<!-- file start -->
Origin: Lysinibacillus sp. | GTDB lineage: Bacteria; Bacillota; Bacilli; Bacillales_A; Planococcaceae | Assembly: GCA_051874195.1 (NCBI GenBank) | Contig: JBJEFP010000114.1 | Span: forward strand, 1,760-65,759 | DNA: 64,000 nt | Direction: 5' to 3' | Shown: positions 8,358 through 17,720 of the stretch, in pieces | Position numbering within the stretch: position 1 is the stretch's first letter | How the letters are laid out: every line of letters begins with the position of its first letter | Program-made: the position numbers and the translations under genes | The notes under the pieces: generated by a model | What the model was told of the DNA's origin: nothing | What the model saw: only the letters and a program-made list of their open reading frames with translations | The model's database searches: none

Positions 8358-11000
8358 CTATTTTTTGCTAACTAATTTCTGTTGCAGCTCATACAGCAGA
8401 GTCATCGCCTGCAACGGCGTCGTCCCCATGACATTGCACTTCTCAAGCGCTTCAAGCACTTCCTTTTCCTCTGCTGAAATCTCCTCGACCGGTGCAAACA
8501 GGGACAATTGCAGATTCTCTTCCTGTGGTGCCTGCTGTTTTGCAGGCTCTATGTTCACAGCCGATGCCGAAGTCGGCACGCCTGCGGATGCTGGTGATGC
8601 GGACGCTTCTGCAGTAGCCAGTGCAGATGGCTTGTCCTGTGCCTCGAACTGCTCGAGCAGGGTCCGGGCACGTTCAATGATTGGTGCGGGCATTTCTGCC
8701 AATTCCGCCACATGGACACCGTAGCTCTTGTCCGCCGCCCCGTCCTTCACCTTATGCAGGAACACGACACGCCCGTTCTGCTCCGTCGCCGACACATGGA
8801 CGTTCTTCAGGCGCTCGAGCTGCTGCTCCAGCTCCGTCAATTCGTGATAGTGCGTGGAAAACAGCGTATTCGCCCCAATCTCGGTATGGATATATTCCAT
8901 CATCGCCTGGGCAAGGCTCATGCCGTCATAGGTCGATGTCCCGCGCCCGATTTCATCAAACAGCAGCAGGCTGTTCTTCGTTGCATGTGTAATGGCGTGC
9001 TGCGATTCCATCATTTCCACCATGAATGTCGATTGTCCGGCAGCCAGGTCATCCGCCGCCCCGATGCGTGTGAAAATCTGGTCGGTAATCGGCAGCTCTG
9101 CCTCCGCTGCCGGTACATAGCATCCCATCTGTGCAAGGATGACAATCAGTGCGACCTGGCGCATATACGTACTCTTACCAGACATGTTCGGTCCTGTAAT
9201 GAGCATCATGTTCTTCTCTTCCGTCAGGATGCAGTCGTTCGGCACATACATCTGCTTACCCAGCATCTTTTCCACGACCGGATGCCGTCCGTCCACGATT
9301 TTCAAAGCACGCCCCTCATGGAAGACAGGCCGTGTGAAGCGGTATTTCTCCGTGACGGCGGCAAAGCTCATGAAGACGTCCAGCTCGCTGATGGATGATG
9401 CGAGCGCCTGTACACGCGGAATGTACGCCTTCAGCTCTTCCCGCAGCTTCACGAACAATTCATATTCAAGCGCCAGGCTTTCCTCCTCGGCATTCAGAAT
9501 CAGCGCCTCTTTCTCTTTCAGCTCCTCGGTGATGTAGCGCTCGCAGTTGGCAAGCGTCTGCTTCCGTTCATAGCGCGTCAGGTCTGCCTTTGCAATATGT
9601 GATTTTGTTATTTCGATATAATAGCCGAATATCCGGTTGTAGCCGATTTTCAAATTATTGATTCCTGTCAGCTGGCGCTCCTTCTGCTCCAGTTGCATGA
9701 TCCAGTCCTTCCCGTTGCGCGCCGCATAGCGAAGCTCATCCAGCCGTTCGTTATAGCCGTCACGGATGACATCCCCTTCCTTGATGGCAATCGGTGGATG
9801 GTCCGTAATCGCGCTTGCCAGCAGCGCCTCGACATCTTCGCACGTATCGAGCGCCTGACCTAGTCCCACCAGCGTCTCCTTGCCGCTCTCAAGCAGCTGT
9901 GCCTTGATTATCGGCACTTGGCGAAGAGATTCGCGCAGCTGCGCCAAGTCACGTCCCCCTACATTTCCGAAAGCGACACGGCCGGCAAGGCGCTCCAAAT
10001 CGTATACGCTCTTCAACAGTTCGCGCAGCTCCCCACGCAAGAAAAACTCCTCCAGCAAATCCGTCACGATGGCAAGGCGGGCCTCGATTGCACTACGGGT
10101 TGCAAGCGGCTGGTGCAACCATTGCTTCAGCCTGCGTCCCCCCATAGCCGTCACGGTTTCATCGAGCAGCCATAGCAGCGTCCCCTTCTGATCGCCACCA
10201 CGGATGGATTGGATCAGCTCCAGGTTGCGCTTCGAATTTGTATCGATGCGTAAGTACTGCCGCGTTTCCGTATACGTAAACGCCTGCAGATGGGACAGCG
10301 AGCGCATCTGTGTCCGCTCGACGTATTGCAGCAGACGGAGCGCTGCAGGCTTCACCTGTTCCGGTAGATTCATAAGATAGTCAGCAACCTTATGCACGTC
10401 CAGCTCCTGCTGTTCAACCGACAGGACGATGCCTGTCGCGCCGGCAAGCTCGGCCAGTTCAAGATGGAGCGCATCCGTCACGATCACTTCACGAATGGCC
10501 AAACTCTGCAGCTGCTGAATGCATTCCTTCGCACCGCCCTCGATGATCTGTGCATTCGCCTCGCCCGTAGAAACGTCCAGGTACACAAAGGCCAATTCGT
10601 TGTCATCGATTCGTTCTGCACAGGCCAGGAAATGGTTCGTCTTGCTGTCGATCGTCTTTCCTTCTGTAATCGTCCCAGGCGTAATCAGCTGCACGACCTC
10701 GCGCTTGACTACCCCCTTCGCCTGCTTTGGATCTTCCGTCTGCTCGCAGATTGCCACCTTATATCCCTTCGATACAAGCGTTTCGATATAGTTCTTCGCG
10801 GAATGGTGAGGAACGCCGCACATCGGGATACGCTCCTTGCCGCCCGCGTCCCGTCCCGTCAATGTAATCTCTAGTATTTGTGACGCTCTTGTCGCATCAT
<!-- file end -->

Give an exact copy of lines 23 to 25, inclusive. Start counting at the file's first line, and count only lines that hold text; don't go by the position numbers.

10301 AGCGCATCTGTGTCCGCTCGACGTATTGCAGCAGACGGAGCGCTGCAGGCTTCACCTGTTCCGGTAGATTCATAAGATAGTCAGCAACCTTATGCACGTC
10401 CAGCTCCTGCTGTTCAACCGACAGGACGATGCCTGTCGCGCCGGCAAGCTCGGCCAGTTCAAGATGGAGCGCATCCGTCACGATCACTTCACGAATGGCC
10501 AAACTCTGCAGCTGCTGAATGCATTCCTTCGCACCGCCCTCGATGATCTGTGCATTCGCCTCGCCCGTAGAAACGTCCAGGTACACAAAGGCCAATTCGT